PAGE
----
Sunday, 6 June 2010

Beyond Blighty: New PM in Japan - again!

In the last four years Japan has had six Prime Ministers. Quite a startling fact, made more startling by the variety of reasons for their departure. Junichiro Koizumi, who had been Prime Minister for five years, retired in 2006 and was replaced by Cabinet Secretary Shinzo Abe. On his first anniversary of coming to power, Mr. Abe resigned for health reason, although during his year in power there had been two resignations and a suicide in his cabinet as a result of scandals which, amongst other things, lead to a significant drop in the government's poll numbers. Yasuo Fukuda was the next Prime Minister, but he was forced to resign two days short of his first anniversary in the job after failing to get crucial legislation through the upper house of the Diet (the Parliament of Japan).

Mr. Fukuda was replaced by Taro Aso who left office less than a year later in a more conventional way for democratic leaders – he lost the general election. The election's winner was Yukio Hatoyama who ended sixty years of almost uninterrupted Liberal Democratic Party government. It was hoped that an electoral mandate would lead to a sustained period in power for the new Prime Minister; in fact Mr. Hatoyama was in office for less than seven months. The latest Prime Ministerial departure was due to the cabinet resigning en masse following the breaking of an election promise to close the US base on Okinawa. The next and (as I write this) current Prime Minister of Japan is Naoto Kan, the former Minister of Finance. Mr. Kan must be hoping he can last longer than his most recent predecessors.

During Gordon Brown's periods of unpopularity in the country, Labour MPs had plotted on several occasions to remove the Prime Minister from power. The argument against such action was the myth that changing the PM twice in one Parliament would be democratically unsound. Tony Blair won the election in 2005 and was replaced by Gordon Brown in 2007 who thought about having his own election three years earlier than was required, before infamously changing his mind at the last second. As the economic crisis emerged and Labour's place in the poll dropped lower than shares in Northern Rock, Labour MPs began to wonder if a different, more media aware Prime Minister might help the party's chances more than Mr. Brown.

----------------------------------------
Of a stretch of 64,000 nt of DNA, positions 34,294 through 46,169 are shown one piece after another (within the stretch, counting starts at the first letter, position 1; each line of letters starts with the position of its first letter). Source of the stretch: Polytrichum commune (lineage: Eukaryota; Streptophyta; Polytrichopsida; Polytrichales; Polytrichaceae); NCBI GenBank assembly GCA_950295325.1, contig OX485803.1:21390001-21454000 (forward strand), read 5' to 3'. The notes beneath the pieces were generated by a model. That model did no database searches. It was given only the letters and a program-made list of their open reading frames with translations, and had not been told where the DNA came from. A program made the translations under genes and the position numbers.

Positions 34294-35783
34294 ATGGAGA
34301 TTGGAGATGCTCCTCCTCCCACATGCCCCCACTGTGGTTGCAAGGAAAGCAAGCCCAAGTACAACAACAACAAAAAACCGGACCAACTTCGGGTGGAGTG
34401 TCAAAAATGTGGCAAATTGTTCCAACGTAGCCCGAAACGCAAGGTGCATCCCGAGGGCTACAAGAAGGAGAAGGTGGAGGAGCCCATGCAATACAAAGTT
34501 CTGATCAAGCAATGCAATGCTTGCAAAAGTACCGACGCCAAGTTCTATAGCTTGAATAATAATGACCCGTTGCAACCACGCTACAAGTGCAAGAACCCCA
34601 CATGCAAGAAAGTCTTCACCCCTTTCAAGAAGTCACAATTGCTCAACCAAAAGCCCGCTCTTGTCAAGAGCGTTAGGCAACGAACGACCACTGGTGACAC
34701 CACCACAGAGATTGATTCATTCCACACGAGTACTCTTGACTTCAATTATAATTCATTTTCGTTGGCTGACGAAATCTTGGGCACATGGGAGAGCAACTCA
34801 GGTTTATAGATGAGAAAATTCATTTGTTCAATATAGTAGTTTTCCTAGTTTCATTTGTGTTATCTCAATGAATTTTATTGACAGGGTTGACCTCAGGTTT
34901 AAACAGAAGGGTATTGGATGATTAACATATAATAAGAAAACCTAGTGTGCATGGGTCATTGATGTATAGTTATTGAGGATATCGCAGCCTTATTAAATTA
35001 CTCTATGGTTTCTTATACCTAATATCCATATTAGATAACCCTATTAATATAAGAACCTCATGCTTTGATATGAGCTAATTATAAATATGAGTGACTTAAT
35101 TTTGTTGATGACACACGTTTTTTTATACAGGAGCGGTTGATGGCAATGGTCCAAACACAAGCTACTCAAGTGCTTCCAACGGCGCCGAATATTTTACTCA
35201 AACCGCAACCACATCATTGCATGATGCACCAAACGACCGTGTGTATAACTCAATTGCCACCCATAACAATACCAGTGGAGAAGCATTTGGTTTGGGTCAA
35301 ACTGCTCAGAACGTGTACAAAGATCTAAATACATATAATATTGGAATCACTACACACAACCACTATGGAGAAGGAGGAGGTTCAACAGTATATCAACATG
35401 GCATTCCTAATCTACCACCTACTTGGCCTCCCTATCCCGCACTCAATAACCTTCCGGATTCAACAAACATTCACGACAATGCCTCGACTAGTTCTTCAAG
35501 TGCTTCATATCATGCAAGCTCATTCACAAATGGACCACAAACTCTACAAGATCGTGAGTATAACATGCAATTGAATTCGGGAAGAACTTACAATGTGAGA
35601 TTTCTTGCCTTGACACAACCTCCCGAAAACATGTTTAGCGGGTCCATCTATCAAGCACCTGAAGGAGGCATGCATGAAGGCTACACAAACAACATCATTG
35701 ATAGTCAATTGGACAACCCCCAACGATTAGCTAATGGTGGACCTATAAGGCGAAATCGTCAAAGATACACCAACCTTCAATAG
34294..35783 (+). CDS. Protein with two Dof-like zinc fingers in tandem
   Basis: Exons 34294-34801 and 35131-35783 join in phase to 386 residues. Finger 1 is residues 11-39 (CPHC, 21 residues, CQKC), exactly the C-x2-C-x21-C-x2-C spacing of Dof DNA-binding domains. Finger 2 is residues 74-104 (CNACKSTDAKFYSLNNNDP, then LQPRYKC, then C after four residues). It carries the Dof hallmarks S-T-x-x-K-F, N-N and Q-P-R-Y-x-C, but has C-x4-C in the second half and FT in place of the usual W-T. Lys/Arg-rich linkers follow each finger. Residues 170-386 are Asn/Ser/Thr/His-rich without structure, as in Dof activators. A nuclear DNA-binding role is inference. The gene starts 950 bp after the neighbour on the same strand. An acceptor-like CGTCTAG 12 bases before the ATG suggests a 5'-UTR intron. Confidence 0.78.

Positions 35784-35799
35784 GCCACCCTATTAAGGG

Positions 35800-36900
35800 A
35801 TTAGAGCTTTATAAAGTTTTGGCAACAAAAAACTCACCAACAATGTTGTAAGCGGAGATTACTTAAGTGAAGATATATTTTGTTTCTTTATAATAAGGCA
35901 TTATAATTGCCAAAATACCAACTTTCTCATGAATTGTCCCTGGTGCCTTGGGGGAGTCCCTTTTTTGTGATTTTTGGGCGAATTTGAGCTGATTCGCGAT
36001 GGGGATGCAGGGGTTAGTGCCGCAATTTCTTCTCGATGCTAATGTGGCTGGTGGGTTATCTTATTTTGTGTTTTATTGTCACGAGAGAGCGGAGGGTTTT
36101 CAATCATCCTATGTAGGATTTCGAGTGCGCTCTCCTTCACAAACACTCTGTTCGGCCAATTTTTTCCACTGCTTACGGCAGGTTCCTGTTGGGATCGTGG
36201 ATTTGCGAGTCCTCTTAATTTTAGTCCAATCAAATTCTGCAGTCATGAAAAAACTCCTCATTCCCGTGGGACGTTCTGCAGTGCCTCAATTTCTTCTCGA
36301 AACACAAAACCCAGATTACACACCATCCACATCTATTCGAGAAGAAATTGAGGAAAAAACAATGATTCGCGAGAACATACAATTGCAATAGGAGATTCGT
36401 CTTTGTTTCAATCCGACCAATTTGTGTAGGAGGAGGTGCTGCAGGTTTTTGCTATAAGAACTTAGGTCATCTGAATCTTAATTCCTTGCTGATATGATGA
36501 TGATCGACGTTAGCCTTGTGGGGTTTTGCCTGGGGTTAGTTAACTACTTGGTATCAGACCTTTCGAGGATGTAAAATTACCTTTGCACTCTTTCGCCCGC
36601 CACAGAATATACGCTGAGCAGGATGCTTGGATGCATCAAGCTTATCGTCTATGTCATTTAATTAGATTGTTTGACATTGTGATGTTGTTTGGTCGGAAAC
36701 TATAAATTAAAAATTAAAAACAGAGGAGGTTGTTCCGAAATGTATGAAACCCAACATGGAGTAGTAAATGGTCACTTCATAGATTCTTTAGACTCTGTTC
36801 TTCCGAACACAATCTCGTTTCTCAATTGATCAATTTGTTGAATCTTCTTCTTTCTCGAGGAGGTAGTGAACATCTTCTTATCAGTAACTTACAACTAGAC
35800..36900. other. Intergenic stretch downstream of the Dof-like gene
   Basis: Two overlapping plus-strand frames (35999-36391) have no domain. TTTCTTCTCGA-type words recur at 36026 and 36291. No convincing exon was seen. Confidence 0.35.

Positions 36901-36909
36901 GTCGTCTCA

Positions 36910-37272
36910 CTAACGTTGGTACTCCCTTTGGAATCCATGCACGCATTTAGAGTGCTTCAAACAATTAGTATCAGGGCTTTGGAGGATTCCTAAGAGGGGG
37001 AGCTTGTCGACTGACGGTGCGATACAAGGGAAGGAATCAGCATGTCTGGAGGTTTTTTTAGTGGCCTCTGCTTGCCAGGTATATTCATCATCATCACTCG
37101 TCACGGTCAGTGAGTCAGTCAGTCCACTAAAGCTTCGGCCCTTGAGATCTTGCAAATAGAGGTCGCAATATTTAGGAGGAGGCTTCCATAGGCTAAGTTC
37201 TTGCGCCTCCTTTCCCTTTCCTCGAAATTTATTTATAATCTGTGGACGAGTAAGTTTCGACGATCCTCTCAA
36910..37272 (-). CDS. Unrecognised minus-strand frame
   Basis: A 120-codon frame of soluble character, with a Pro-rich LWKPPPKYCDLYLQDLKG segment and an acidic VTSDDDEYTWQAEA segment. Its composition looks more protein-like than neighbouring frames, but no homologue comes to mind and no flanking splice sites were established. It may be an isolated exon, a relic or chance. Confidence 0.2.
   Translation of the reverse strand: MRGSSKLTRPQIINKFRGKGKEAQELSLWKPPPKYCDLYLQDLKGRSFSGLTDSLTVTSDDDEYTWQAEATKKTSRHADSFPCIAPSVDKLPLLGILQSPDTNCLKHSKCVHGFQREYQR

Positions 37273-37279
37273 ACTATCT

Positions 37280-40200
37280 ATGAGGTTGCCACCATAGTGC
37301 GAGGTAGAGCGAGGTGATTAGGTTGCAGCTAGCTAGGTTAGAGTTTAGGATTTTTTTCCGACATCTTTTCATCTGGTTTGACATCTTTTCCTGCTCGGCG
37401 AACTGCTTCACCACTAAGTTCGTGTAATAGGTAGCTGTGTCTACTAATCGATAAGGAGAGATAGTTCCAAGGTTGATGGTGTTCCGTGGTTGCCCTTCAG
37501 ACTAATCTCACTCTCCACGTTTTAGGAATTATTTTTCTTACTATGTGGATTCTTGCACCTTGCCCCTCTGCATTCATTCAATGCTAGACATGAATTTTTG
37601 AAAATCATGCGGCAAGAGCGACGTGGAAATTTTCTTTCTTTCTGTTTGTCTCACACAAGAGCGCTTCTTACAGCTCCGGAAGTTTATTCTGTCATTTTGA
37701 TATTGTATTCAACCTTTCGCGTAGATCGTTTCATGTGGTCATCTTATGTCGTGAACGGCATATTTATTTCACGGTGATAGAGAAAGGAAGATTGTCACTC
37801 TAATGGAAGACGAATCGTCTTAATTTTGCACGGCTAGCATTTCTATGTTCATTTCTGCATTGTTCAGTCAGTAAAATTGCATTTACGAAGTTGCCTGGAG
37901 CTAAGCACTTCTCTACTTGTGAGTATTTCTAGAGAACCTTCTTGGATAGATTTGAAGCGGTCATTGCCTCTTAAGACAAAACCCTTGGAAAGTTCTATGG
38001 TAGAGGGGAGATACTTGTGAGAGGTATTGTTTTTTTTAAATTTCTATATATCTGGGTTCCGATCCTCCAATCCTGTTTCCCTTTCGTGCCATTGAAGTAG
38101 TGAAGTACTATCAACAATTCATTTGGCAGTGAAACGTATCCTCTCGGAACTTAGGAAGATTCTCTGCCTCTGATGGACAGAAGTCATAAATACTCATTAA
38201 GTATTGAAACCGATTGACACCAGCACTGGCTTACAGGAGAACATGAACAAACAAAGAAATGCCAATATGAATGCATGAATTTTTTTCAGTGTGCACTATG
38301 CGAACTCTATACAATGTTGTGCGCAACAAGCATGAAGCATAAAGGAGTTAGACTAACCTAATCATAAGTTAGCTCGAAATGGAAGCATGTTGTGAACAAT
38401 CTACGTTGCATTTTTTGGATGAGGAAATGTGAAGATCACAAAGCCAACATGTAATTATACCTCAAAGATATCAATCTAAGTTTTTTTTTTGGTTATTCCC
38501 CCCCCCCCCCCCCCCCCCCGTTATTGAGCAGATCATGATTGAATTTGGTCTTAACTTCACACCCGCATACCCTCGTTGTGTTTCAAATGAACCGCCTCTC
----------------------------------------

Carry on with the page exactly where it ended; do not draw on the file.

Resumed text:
To change a PM a second time without consulting the people, so the argument against removing Mr. Brown went, would lead to an immediate election. This argument seemed to prevent a coup against the PM as Labour MPs feared what would happened to them if there were an election soon after they'd stabbed their leader in the back. However, as Japan shows, the argument was flawed as in a parliamentary system, the people elected the legislature which then determines the government. Another flaw in the argument is this; why is changing the Prime Minister once without an election acceptable, but not twice or three times or more?

Perhaps Japan shows the real argument against such action and why continuity in government is important. Aside from the democratic issue, Prime Ministers need to be able to feel comfortable and confident doing the job (this is true of all work) but it takes time before this can happen. Also, a nation's current prestige is often related to the people who are in power at the moment. Just think of the world's view of the United States under George W. Bush and compared it to the US under President Obama. In an economic crisis, a nation's prestige is important, but not knowing a country's political leader because they change every few months cannot help that country's standing.

Friday, 4 June 2010

Who will still be fighting in a weeks time?

Next Wednesday the nominations close for the Labour leadership. After a slow start, there has been a flurry of nominations this week. The biggest riser has been Diane Abbott who has moved from one nomination to seven in a matter of just a few days. This may not seem like much, but a big task for a candidate in any election is convincing the electorate they can win. This is especially true with Labour MPs, whose votes are public and they don't want to upset the new leadership by having supported another candidate.